The release of insect predators with relatively broad host ranges raises significant questions about negative effects on non-targeted organisms. It is possible that introduced predators may move out of the target crop area and prey on species other than pests (possibly rare or threatened species) (Howarth 1991). To our knowledge, adverse effects from the introduction of insect predators have been examined for only one species. The dispersal of the polyphagous aphid-feeding coccinellid, Coccinella septempunctata, has been associated with reduced abundance of two indigenous coccinellid species in South Dakota and possible adverse effects on the biological control of the alfalfa weevil in Utah (Elliot et al. 1996, Evans and England 1996). Thus, assessment of diet breadth should be an integral part of the pre-release evaluation of entomophagous species, especially when rare or threatened species may be at risk. In this regard, many aspects of host specificity in biological control programs were recently reviewed (BioScience, June 1996, Vol. 46, No. 6).
Typically, insect predators are characterized by a set of attributes that distinguish them from parasitoids, the other major group of entomophagous insects. They are large relative to their prey and require more than one prey individual to complete development; they have free-living predatory immature stages; and many species of insect predators are predacious as both immatures and adults (e.g., Doutt 1964, Hagen et al. 1976). For most predacious insects, prey consists of other insects, but some may consume animals in other classes. Except for predatory Hymenoptera that provision their nests with prey, predacious insects consume their prey immediately after attack. Predators occur in approximately 20 insect orders; lists vary slightly, depending on the definition of scavenging and fortuitous predation. The only orders of insects not known to contain predatory species are the Isoptera, Phasmatodea, Phthiraptera, Strepsiptera, and Siphonaptera (Hagen 1987, New 1991).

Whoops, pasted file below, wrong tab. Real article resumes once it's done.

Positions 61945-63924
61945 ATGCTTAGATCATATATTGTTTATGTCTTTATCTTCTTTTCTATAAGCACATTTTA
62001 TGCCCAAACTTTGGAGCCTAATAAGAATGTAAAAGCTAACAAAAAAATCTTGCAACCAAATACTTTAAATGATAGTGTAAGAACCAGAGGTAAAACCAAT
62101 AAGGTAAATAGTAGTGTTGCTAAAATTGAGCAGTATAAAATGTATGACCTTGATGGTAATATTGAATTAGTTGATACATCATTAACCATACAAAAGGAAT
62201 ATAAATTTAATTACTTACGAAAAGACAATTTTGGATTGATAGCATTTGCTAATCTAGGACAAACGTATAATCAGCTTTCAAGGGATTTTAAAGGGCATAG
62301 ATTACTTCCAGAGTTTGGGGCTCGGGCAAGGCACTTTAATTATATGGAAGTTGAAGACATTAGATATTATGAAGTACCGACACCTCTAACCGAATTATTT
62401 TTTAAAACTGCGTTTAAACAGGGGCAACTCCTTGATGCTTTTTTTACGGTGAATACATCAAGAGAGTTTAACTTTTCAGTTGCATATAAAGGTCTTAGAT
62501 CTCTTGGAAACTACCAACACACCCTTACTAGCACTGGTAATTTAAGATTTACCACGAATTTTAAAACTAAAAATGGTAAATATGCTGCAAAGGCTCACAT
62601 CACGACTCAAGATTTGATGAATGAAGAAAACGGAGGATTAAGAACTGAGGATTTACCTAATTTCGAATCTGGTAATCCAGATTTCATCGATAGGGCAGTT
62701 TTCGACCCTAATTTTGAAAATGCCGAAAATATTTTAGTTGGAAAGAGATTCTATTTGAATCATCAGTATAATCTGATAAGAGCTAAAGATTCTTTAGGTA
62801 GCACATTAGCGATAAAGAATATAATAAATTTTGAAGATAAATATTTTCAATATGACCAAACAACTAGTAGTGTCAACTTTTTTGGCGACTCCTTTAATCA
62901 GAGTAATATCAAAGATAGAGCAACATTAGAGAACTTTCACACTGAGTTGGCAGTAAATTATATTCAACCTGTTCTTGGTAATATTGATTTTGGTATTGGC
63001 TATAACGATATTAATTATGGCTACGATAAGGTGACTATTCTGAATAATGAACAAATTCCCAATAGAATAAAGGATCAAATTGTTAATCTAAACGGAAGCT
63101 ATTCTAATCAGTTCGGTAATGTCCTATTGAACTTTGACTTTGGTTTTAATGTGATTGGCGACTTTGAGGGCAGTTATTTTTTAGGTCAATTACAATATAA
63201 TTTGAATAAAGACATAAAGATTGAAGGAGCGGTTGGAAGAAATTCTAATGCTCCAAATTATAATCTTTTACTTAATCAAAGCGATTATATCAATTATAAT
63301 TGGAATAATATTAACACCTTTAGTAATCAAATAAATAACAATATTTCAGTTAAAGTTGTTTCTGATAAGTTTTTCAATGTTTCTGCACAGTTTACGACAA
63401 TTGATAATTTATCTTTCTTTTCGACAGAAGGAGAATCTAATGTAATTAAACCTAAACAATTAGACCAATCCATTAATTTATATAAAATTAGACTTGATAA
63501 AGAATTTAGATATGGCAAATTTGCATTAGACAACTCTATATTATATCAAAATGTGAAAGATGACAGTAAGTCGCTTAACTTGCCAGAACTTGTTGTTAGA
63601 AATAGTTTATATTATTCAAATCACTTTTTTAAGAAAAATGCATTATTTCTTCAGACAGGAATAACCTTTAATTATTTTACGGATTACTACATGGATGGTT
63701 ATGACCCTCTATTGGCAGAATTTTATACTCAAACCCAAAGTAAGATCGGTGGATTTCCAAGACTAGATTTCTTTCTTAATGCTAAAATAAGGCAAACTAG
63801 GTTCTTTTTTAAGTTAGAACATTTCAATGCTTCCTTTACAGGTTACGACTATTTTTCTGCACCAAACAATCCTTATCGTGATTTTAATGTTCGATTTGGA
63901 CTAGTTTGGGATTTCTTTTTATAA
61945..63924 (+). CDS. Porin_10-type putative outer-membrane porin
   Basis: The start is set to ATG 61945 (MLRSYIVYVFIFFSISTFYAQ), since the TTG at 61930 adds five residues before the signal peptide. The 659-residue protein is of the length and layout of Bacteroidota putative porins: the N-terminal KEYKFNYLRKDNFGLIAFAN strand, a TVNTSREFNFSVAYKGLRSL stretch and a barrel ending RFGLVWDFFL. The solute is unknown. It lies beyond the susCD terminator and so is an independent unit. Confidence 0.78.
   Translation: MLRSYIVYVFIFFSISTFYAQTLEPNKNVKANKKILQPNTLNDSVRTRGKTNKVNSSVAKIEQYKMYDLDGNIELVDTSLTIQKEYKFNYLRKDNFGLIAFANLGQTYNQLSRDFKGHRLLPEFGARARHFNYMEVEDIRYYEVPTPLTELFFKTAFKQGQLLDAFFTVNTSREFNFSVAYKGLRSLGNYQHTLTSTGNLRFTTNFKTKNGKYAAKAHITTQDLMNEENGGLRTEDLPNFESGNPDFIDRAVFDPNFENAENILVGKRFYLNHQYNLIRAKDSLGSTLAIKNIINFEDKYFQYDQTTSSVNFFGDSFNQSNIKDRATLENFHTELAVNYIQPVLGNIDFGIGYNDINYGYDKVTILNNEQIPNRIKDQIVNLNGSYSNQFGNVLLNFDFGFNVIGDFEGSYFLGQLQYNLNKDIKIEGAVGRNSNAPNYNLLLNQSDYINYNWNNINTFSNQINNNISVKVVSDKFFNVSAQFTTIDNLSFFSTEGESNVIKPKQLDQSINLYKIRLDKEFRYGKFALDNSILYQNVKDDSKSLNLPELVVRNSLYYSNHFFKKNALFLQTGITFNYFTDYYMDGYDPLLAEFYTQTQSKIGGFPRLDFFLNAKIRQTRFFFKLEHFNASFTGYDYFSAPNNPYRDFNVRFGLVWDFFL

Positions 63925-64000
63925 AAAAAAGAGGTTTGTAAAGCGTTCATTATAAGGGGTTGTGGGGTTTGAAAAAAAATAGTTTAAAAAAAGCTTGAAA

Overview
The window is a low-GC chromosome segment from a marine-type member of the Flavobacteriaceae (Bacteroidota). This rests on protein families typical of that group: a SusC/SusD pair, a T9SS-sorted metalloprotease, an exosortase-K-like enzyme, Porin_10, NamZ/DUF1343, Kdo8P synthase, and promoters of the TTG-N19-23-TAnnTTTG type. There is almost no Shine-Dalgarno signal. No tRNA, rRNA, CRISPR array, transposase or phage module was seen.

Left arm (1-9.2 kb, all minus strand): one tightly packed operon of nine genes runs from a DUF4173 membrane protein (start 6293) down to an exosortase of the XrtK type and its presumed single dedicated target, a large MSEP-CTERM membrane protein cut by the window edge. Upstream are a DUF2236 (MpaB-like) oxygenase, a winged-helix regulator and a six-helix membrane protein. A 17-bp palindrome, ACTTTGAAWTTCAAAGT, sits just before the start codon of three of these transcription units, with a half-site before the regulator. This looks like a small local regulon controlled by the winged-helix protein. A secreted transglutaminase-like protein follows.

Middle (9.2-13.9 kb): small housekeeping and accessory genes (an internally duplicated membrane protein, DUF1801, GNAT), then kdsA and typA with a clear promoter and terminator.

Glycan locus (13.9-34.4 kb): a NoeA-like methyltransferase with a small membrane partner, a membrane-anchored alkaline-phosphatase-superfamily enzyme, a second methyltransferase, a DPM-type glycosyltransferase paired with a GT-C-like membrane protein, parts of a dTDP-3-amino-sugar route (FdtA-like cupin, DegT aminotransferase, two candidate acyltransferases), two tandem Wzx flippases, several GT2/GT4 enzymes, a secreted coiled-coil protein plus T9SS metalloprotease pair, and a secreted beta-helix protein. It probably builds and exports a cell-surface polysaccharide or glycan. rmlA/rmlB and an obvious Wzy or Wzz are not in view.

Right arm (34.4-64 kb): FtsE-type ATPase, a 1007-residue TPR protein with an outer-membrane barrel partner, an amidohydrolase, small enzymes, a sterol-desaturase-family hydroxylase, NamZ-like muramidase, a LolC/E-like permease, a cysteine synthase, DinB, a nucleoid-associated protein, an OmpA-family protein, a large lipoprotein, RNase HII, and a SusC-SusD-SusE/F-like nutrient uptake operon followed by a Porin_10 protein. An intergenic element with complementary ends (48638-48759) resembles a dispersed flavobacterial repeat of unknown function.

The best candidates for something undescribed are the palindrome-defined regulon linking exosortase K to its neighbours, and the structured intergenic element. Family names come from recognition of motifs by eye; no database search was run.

Feeding Habits of Insect Predators